Editor's Note: This research note was originally published April 3, 2014 at 10:20 a.m. by Hedgeye’s Financials team Jonathan Casteleyn & Josh Steiner. Follow Jonathan & Josh on Twitter @HedgeyeJC and @HedgeyeFIG.
Labor Market Tailwinds
Today's initial jobless claims data is positive and marks a continuation of the positive inflection in labor market data seen last week, bringing the new trend to two weeks. As a reminder, we focus on the year-over-year rate of change in the rolling, non-seasonally adjusted data. This week, claims were lower by 8.0% year-over-year, which is better versus the prior week's 7.1% improvement year-over-year.
More importantly, the trend had been deteriorating in the year-to-date period until the inflection two weeks ago. We've now seen positive data for two weeks in a row, which matters because we think it may shed some light on the ongoing debate about what role weather may or may not be playing in the economic data.
As we said last week:
One of the arguments put forward in support of the generally weak 1QTD data has been weather. If weather is playing a role in suppressing the strength of the data then one would expect that as we move from the winter to the spring months we could reasonably expect to see improvement in the data. The next few weeks of data should be important in this regard, as they may serve to answer this fundamental question.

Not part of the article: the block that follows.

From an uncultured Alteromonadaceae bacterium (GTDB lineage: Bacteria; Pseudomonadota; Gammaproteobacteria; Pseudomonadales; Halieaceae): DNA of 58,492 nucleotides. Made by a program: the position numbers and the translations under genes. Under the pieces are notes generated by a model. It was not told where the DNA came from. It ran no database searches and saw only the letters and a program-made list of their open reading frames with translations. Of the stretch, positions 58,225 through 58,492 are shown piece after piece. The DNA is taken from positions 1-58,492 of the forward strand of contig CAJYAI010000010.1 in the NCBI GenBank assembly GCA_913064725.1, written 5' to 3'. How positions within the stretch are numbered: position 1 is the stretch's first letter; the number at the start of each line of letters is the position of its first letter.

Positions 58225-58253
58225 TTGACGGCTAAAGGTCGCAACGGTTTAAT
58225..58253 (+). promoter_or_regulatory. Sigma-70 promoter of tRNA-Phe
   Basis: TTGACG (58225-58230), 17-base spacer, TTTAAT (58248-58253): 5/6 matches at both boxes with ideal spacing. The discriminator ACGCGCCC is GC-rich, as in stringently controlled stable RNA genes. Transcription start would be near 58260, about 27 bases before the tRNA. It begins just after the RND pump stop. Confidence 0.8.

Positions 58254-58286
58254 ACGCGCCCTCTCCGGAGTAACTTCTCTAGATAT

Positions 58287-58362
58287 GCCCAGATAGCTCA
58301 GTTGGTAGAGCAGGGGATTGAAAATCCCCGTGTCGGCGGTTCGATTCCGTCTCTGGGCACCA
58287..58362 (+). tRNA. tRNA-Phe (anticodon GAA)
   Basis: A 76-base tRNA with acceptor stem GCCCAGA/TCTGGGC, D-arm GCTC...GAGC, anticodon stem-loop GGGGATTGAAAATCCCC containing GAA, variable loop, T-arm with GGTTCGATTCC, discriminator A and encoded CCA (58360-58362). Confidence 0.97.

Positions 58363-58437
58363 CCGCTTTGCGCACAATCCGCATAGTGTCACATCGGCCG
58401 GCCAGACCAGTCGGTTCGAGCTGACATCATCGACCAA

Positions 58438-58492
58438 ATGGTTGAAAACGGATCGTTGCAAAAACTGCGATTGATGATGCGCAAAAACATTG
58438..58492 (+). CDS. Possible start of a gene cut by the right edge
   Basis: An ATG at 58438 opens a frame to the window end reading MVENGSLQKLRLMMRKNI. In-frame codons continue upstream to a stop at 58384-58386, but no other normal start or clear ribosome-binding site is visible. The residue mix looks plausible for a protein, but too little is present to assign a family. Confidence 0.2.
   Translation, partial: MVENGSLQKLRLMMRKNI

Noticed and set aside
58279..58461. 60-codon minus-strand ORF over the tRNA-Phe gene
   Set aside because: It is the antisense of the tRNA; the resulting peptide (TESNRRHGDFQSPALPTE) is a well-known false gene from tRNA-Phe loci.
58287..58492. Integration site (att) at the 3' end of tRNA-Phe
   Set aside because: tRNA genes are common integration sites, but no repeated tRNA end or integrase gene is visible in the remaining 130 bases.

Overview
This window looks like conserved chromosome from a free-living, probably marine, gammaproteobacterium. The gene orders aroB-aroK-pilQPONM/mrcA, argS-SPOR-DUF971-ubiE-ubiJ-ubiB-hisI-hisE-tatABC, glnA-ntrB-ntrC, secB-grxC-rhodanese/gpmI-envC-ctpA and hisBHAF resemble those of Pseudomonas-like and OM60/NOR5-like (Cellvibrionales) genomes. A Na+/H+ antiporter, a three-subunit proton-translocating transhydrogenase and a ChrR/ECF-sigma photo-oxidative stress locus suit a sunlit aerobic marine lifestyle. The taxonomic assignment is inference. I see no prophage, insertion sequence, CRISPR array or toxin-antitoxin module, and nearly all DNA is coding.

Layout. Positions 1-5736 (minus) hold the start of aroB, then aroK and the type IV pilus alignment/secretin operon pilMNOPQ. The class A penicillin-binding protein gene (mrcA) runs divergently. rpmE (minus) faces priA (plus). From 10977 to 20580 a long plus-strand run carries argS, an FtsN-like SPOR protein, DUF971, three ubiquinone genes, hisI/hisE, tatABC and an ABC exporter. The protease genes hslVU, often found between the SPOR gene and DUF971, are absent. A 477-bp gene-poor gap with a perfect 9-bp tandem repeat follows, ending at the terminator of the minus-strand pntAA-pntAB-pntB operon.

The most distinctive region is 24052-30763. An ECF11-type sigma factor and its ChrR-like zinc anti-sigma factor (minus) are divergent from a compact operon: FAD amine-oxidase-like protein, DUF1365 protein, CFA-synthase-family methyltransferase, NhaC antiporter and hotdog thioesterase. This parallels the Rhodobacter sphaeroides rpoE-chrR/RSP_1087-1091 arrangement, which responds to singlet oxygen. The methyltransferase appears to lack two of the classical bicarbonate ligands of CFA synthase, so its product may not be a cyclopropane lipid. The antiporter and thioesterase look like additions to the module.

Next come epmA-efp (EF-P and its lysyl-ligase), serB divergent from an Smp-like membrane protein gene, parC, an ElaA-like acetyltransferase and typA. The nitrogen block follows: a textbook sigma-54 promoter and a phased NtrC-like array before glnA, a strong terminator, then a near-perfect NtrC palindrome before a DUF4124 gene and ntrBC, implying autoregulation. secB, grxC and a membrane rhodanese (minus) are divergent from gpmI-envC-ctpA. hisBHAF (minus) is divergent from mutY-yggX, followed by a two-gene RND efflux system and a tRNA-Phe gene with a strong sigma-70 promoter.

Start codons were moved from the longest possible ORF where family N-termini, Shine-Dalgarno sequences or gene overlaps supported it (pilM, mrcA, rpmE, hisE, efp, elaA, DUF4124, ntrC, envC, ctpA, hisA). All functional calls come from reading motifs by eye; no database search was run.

Prior to revision, initial jobless claims rose 15k to 326k from 311k week-over-week, as the prior week's number was revised down by -1k to 310k.
The headline (unrevised) number shows claims were higher by 16k week-over-week. Meanwhile, the 4-week rolling average of seasonally-adjusted claims rose 0.5k week-over-week to 318k.
The 4-week rolling average of NSA claims, which we consider a more accurate representation of the underlying labor market trend, was -8.0% lower year-over-year, which is a sequential improvement versus the previous week's year-over-year change of -7.1%